The United States and the EU have signed a truce on import duties for the next five years, reaching an agreement on the Airbus-Boeing dispute. The agreement – which came on the sidelines of the recent G7 summit – will give the parties ample time to find a definitive long-term agreement to close the dispute once and for all.
“This is very good news for our agri-food industry, which kicks off a new season” – says the Italian undersecretary for Agricultural Policies, Gian Marco Centinaio. “The United States is in fact the first non-EU market for Italy, as well as the world main wine buyer.” The agreement “saves” half a billion euros of Italian F&B exports including cheeses, cured meats, liqueurs, citrus and fruit juices, which were subject to additional duties of 25% from October 2019 to February 2021.
THE IMPACT OF DUTIES ON ITALIAN CHEESES’ EXPORTS
The agreement has aroused the approval of the Italian food industry associations, starting with food producers affected by the additional duties applied in recent years by the Trump administration. “We welcome this announcement with great satisfaction” – says Paolo Zanetti, president of the Italian dairy industry association, Assolatte. “Our companies have endured a very difficult period, during which, in addition to managing the Covid emergency, we worked tirelessly to solve a truly paradoxical situation. Additional import duties, in fact, were not only damaging to us, but also affected many American companies that invested in specializing in authentic Made in Italy food.”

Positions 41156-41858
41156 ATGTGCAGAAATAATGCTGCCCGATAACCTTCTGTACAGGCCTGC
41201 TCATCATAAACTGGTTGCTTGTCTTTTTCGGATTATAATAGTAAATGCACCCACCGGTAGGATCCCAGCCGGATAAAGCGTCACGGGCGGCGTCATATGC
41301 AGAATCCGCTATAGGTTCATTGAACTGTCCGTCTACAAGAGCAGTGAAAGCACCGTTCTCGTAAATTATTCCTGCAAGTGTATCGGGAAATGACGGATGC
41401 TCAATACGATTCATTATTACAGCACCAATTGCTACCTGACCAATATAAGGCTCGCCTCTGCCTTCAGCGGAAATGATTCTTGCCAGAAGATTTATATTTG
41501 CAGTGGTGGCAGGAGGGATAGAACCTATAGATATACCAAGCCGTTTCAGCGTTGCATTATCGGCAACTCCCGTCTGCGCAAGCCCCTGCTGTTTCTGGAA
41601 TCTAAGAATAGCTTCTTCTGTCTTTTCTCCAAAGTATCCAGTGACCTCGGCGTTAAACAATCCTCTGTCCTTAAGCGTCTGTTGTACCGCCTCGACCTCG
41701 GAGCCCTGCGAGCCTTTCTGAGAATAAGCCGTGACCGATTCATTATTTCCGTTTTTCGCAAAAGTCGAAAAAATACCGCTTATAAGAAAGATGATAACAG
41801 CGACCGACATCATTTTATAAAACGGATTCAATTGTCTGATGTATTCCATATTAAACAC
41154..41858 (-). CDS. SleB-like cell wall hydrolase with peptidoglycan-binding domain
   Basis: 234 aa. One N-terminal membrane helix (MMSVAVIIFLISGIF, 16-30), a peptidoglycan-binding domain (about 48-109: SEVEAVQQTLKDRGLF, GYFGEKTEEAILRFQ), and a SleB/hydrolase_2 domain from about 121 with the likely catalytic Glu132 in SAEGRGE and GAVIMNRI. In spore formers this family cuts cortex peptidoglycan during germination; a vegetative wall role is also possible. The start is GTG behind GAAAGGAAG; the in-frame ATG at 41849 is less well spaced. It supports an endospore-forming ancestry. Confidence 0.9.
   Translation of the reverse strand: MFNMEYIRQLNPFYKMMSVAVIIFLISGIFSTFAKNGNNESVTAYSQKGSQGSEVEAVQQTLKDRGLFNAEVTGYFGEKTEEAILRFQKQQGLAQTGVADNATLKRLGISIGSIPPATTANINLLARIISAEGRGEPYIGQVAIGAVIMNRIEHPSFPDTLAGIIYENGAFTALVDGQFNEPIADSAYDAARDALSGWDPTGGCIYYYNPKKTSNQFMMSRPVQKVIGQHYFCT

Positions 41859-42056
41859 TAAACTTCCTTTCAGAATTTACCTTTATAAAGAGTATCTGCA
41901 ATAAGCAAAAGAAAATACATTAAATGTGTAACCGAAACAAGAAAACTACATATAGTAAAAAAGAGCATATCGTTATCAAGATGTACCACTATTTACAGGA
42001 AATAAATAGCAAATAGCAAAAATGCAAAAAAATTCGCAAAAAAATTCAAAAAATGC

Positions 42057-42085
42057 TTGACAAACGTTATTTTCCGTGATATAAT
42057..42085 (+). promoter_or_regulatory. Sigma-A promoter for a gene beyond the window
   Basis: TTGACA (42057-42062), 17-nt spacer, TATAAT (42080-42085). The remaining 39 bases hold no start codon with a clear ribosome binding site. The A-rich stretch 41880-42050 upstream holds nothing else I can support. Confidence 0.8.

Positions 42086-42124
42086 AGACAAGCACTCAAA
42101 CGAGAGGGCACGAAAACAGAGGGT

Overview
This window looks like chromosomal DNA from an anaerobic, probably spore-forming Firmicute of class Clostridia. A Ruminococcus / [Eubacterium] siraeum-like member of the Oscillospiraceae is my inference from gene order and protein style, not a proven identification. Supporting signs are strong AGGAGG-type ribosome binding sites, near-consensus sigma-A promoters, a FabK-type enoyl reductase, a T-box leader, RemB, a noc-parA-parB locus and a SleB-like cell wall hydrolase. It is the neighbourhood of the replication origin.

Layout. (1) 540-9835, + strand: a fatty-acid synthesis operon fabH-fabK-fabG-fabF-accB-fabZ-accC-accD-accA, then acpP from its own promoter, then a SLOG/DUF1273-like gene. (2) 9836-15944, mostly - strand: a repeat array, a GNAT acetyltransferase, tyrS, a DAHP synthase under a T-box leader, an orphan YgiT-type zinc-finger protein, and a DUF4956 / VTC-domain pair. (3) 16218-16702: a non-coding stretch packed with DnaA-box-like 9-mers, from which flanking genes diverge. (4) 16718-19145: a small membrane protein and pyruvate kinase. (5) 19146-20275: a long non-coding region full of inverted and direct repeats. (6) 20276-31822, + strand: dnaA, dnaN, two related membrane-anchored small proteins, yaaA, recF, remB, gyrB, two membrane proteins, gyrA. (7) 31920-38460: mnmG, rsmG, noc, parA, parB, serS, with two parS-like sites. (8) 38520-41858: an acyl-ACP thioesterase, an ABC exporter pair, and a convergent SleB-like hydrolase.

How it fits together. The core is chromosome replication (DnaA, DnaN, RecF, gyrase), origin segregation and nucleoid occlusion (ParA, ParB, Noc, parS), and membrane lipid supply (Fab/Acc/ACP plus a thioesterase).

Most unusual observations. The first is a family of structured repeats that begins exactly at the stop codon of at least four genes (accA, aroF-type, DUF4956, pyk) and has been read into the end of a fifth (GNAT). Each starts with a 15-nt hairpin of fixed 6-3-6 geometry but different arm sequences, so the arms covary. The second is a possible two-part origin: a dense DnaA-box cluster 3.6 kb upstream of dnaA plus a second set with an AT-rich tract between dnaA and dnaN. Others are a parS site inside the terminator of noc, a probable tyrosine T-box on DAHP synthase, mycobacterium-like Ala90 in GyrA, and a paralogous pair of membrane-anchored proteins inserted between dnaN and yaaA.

The United States is the third largest market for Italian cheeses, with important growth potential. In 2019, before tariffs were applied, Italian dairy companies recorded a growth in sales by +20%, for a value of 340 million euros. Then everything changed in 2020. Increases in maritime freight rates, unfavorable exchange rate and additional duties have led to a decline in sales by -17% in volume and -19% in value.
“Since March 2021 – says Zanetti – thanks to the first temporary suspension of duties, our exports to the USA have started to run again, growing by +39%. This makes us very optimistic for the future.”
Nicola Bertinelli, president of the Parmigiano Reggiano PDO Consortium, says: “This decision will allow Parmigiano Reggiano to fully exploit the US market potential. In 2020 our export sales grew by +1.9% in volume and the USA is the top destination market with over 11 million tons imported each year.” Due to additional duties, US consumers were so far forced to pay Parmigiano Reggiano PDO about $3.5 more per kilogram.